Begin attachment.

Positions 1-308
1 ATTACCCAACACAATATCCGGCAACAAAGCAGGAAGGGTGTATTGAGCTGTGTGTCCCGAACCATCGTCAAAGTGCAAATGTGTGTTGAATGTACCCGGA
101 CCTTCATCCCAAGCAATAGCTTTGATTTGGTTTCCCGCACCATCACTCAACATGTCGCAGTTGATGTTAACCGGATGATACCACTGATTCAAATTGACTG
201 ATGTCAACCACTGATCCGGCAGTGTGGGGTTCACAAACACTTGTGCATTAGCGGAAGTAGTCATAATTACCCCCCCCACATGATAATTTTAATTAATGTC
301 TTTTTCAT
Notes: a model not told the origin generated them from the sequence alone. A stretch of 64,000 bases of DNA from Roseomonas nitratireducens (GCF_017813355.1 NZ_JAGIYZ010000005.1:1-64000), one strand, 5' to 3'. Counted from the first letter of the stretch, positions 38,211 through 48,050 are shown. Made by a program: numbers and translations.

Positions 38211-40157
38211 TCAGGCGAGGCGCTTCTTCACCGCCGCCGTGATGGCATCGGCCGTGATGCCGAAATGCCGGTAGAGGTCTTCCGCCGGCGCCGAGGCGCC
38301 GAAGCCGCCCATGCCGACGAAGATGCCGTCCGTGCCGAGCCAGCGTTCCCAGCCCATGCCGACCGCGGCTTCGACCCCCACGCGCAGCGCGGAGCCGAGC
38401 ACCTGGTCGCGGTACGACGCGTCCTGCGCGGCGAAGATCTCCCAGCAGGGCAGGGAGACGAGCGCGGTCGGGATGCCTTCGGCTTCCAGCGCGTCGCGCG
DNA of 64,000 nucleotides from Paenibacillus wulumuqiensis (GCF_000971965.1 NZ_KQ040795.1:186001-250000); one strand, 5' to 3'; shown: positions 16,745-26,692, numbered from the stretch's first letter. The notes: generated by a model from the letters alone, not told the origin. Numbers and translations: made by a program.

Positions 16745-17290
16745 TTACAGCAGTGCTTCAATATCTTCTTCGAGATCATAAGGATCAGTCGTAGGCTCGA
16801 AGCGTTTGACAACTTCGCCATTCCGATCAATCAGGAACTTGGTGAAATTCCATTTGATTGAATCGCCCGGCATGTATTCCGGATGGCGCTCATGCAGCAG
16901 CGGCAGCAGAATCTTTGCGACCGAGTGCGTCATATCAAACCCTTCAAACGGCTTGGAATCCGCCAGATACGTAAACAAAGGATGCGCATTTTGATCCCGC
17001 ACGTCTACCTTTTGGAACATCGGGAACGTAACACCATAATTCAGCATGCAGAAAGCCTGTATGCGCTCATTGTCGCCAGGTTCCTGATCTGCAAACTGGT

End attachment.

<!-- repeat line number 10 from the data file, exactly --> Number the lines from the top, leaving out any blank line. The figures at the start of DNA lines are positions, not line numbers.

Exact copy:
38401 ACCTGGTCGCGGTACGACGCGTCCTGCGCGGCGAAGATCTCCCAGCAGGGCAGGGAGACGAGCGCGGTCGGGATGCCTTCGGCTTCCAGCGCGTCGCGCG